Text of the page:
Wednesday, July 8, 2015

Villains and Villainy- The Redeemed

Alright, so here we come to our final villain type and one of my personal favorites. The redeemed villain. This is the villain that starts out bad. The villain that in the beginning you hate and want to see go down. But over the course of the story, you slowly warm up to them as you discover their motivations were grayer than you thought.

You can probably name off several redeemed villains off the top of your head. They’re everywhere throughout literature. It’s not hard to see why, either. All throughout this series, my continued mantra has been ‘make your characters human’. This trope capitalizes on that by breaking through an audiences initial first impressions and changing their minds.

Remember Severus Snape? Of course you do. The mean professor who was a red herring for half of the evil doings at Hogwarts? Who likes him? 

Well... a lot of people now. Because while Snape’s actions are still incredibly problematic and he really is a pretty terrible person for taking out his anger on children who he had authority over, by the end of book seven, we see the reason behind his actions. We see some of the tremendous good he has done through the tremendous bad. And we soften to him.

A lot of the villains I’ve talked about in this series get their redemption too. Lots of baddies from Once Upon a Time and Avatar the Last Airbender get their redemption (We’ll talk about Zuko in the spotlight). They have an arc that eventually leads them back to the good side. None of them start out evil, so they don’t have to end evil.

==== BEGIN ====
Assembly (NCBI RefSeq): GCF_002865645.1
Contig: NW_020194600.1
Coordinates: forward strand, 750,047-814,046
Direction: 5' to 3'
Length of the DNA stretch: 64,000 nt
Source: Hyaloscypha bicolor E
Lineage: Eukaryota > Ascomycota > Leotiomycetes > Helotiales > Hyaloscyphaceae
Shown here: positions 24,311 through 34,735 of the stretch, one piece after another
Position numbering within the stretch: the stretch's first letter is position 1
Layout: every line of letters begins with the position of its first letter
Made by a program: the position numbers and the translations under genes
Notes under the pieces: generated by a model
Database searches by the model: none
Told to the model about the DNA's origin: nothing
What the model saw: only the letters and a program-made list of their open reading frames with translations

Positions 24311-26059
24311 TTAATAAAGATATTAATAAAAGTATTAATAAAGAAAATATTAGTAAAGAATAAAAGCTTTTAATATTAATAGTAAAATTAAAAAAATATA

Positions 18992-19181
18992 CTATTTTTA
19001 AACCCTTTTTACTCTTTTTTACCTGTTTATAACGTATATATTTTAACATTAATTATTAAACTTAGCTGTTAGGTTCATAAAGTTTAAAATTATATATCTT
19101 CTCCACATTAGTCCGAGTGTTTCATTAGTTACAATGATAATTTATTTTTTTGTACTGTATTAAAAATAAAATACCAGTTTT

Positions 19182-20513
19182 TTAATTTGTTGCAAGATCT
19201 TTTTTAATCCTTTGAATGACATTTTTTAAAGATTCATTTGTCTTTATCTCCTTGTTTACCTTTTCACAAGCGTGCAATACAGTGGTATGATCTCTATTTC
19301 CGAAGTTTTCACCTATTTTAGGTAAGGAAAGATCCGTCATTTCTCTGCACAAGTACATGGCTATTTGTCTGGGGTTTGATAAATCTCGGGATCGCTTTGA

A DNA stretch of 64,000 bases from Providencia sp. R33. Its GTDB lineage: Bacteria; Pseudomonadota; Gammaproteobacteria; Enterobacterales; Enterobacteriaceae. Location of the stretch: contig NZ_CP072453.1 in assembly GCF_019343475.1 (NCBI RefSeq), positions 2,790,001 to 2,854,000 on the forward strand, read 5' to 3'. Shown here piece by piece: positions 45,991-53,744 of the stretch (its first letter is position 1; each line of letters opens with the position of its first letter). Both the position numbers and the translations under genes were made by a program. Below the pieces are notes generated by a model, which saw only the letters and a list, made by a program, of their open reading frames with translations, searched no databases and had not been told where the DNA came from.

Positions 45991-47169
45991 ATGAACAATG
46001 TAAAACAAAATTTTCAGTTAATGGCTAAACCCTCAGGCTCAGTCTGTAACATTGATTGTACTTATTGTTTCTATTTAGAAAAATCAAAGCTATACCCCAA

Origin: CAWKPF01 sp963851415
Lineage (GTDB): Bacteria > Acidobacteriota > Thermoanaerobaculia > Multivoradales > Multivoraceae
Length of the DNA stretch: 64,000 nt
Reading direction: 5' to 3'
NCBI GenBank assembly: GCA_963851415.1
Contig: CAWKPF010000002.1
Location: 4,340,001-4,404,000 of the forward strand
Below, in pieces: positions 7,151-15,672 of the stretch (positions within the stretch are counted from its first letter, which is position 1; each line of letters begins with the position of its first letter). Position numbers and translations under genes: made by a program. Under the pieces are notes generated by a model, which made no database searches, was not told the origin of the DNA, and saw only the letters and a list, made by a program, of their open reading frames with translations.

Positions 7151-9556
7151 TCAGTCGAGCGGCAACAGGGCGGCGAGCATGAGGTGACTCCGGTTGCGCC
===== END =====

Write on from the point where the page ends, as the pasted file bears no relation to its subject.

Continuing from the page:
The key to pulling off a good redeemed character is to know where they’re going from the get go. That way you can smooth the transition and plan for it. You can add hints even at the beginning that your villain isn’t all bad. You don’t want a redemptive arc to just pop out of nowhere or it feels cheap and disingenuous. The result shouldn’t make the reader think, ‘what?’ It should make the reader think, ‘Of course! How did I not see the signs?!’

What’s so wonderful about this trope is it truly plays off the complexities of human nature. All human beings have a dark side, and some let it take over more than others. But it’s never too late to turn back and do good. It’s a hopeful trope and probably the one I use the most in my writing. These characters, the redeemed villains, are my absolute favorites in any given series. Because they make me so happy when they get back on the right path.

Thanks for reading. See you for the villain spotlight on Friday!

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